When will we receive the resume of the student suggested for our organization?

We plan to contact employers in early March with suggested placement information.

 

Why are HTT students required to do community research?  What does this have to do with the internship?

The HTT program has been designed to increase the connectivity between the student and her/his hometown and to inform the student about post-college opportunities in the community.  By engaging in a formal research project to gather new information on their city, the HTT student will begin to perceive the community not merely as a childhood home but as a multi-faceted community with both challenges and opportunities.  She/he will also be able to envision having a positive impact on the community.  Our experience has shown that this research and reflection cause the student to feel more interested in pursuing career opportunities in the community.

Additionally, we are providing students with experience in real research and developing their skills to gather and analyze both qualitative and quantitative data.

 

Will you report on the outcomes of the program?  How will you know if the program is working?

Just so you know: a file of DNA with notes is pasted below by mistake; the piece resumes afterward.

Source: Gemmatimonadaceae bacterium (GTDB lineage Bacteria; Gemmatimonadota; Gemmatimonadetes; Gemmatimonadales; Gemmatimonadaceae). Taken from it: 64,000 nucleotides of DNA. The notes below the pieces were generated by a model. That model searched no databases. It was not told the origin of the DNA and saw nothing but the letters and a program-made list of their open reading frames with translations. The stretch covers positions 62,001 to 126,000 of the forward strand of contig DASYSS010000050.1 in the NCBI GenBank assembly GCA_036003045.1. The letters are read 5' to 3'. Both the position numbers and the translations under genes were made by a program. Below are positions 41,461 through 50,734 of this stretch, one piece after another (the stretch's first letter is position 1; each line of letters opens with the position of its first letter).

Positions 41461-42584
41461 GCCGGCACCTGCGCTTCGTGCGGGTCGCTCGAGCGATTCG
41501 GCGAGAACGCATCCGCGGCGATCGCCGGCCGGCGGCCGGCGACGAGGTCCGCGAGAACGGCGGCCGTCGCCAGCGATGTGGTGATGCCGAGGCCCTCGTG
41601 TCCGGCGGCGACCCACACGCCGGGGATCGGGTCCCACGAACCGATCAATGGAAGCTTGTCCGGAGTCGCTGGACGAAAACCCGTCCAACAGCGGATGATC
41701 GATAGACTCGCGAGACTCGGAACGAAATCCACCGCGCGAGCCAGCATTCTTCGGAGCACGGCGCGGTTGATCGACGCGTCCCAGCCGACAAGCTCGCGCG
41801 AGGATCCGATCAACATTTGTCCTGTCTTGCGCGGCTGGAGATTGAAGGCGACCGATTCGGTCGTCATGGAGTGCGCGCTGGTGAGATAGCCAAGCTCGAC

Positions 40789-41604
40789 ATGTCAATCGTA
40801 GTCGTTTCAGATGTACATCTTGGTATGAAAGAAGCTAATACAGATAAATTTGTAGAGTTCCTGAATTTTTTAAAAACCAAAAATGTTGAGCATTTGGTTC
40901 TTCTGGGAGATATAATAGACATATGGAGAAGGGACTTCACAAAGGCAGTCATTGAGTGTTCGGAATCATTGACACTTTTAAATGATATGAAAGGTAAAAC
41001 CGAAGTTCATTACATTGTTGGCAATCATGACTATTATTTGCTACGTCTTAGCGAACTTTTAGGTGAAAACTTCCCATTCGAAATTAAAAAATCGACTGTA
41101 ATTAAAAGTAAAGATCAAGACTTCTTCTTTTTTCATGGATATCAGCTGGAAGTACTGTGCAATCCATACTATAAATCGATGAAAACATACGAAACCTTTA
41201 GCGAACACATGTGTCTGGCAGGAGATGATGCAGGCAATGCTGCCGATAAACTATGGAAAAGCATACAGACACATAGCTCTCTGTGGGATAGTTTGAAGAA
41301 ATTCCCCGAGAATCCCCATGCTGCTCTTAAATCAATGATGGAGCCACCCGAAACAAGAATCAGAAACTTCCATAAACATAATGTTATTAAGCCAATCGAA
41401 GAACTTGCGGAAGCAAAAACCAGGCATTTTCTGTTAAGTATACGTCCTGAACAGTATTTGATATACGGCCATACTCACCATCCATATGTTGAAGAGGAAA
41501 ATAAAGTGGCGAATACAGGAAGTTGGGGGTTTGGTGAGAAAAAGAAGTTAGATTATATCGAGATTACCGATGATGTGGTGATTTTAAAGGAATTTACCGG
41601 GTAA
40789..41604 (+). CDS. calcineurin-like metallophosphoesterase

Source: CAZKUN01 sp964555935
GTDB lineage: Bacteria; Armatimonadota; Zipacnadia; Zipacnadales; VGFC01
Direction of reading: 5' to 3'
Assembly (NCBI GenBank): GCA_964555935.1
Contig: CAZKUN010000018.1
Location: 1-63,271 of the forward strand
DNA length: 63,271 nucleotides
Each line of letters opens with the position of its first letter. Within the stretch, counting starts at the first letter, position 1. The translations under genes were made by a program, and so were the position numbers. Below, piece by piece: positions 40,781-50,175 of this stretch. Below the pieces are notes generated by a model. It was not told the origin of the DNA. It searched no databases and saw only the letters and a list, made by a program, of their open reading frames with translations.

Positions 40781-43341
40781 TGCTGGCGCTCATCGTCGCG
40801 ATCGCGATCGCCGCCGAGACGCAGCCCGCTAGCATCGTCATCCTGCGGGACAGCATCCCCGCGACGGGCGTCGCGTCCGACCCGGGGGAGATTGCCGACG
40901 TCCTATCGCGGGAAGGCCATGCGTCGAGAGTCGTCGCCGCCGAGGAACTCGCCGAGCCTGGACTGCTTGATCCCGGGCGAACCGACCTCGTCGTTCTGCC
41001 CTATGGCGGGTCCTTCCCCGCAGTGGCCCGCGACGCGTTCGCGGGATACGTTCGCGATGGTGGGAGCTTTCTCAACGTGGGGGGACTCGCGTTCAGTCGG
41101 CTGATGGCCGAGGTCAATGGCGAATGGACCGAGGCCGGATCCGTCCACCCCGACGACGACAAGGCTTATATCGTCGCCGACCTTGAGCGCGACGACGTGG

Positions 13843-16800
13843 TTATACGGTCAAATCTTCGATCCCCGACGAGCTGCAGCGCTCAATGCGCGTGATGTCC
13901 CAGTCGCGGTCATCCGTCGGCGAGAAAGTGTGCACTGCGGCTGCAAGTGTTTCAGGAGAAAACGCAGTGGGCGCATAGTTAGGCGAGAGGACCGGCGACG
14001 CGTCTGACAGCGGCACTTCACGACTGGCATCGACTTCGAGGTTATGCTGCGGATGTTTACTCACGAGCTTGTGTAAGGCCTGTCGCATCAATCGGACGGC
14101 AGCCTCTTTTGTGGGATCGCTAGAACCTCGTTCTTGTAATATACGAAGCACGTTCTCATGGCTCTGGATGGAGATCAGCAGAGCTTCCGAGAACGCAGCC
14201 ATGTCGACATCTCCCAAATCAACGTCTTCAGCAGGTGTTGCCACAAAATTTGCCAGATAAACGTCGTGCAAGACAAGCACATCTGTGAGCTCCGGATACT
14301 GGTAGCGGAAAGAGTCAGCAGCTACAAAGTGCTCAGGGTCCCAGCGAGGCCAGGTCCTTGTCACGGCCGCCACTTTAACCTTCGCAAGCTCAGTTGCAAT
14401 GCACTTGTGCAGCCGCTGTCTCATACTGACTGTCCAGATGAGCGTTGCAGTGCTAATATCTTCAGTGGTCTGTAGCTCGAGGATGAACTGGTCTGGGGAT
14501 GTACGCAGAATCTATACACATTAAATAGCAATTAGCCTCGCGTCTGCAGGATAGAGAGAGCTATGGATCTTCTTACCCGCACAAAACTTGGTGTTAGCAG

We plan to gather longitudinal data over several years, tracking participants’ choices concerning careers and location preferences.  We hope both to publish our findings and to share information informally with our community partners.

 

What if an intern begins engagement with our organization but becomes a problem for the organization?  Can we fire the intern?

In the unlikely event that this occurs, we ask that the following steps be taken:

  1. The employer should contact the UT Austin HTT coordinator at the first sign of a problem or concerns. Simultaneously, the employer should discuss concerns with the intern.
  2. A representative of UT Austin will speak with both the student and employer supervisor.